House Speaker John Boehner said Monday that the House had passed a spending plan, and now it was up to the Senate to act. He complained that the Senate didn't meet on Sunday, asking, "If there is such an emergency, where are they?"

With the Senate expected to again strip any Obamacare provisions from the spending plan and then sending it back to the House, Boehner could put such a "clean" provision to a vote.

On CNN, Wasserman Schultz predicted that the measure would pass easily with support from all Democrats and more moderate Republicans.

However, another House GOP leader, Rep. Kevin McCarthy of California, said his caucus had another counterproposal ready if the Senate rejects the latest House version, as expected.

"I think the House will get back together and in enough time send another provision not to shut the government down but to fund it, and it will have a few other options in there for the Senate to look at it again," McCarthy said on "Fox News Sunday."

He provided no details, but such a counterproposal was expected to include some kind of Obamacare provision such as ending a tax on medical devices opposed by Republicans and some Democrats.

President Barack Obama and Democrats reject what they call Republican efforts to use the threat of a government shutdown to force negotiations on the president's signature health care reforms.

Noting that the 2010 Affordable Care Act has been upheld by the Supreme Court, they say it is settled law that voters endorsed last year by re-electing Obama over GOP candidate Mitt Romney, who campaigned on repealing it.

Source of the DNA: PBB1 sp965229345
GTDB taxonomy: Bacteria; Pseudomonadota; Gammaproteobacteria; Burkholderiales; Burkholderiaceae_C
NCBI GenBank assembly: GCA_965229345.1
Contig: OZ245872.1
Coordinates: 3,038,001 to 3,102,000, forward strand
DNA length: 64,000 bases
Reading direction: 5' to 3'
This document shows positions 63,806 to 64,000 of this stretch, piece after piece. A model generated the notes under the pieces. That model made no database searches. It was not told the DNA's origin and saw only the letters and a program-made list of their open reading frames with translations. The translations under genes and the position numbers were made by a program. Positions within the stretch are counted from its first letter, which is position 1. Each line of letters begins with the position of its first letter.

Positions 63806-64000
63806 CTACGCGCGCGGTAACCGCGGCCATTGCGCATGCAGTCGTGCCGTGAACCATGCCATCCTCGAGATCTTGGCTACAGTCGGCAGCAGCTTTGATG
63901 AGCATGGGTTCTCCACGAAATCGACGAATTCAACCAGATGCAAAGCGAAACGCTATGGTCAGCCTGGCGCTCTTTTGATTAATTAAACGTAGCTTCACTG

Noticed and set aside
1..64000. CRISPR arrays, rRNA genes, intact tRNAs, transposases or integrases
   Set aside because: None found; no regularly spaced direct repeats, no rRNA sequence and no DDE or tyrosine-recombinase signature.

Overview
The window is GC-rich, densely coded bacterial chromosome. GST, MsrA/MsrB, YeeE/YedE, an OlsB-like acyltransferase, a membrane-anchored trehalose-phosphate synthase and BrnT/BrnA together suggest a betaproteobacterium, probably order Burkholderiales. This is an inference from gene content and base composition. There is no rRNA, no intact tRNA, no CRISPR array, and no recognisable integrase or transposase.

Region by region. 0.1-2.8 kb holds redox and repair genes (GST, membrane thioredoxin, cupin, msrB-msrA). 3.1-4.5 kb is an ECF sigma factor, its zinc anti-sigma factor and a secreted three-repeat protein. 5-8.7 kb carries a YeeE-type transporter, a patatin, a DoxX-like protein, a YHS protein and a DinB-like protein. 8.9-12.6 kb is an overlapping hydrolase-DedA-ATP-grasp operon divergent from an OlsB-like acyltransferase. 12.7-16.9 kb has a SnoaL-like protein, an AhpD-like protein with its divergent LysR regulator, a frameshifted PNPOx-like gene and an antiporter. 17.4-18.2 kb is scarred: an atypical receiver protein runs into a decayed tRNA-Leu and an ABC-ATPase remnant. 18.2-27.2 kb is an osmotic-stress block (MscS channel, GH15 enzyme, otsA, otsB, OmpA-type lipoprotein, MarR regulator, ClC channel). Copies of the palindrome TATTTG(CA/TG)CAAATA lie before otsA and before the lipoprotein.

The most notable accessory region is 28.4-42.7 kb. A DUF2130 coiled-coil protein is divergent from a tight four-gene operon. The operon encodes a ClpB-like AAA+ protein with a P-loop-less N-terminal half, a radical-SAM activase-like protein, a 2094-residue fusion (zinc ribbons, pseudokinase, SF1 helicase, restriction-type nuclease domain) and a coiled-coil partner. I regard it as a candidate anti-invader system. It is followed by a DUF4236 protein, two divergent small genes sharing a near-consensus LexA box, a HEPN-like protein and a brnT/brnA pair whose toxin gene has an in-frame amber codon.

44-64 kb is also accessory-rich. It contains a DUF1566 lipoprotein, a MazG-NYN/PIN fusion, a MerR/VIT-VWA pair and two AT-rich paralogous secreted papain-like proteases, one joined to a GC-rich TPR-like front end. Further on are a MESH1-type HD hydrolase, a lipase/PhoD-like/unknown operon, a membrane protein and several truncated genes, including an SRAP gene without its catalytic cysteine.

A new CNN/ORC poll shows that Americans are not happy about the prospect of a shutdown, which is happening because Congress has been unable to pass a budget for the new fiscal year that begins Tuesday.

According to the poll, 68percent of Americans think shutting down the government for even a few days is a bad idea, while 27percent think it's a good idea.

And it appears most Americans would blame congressional Republicans for a shutdown: Sixty-nine percent said they agreed with the statement that the party's elected officials were acting like "spoiled children." Democrats, however, weren't far behind: Fifty-eight percent of respondents said they, too, were acting like spoiled kids.

Stock traders also seemed solidly against a shutdown.

The Dow Jones industrial average fell 150 points at Monday's opening, while the Nasdaq dropped 1percent and the S&P 500 fell 0.9percent.

Among major economic issues that could result from a shutdown: delays in processing FHA housing loan applications -- a potential drag on the housing recovery -- and the potential loss of government spending that's helping prop up the economy, said Christine Romans, host of CNN's "Your Money."

"You've got an economy right now that's very tied to government spending and government contracts, so that could have a ripple effect all across Main Street," she said on CNN's "New Day."

If the government does shut down, it would be the first time it has happened since 1995. That shutdown, sparked by a budget battle between Democratic President Bill Clinton and a Republican Congress, went on 21 days.

While the military will remain on duty, as will many essential public safety, health and welfare operations, many government offices will close. About a quarter of the federal government's 3.3 million employees -- those frequently referred to as "nonessential" -- will be told to stay home from work until the shutdown is over.

The rest are supposed to be workers whose duties involve "the safety of human life or the protection of property or performing certain other types of excepted work."

As it happens, members of Congress fall into that catch-all list.

CNN's Michael Pearson, Holly Yan, Dana Bash, Ted Barrett, Lisa Desjardins and Deirdre Walsh contributed to this report.

™ & © 2013 Cable News Network, Inc., a Time Warner Company. All rights reserved.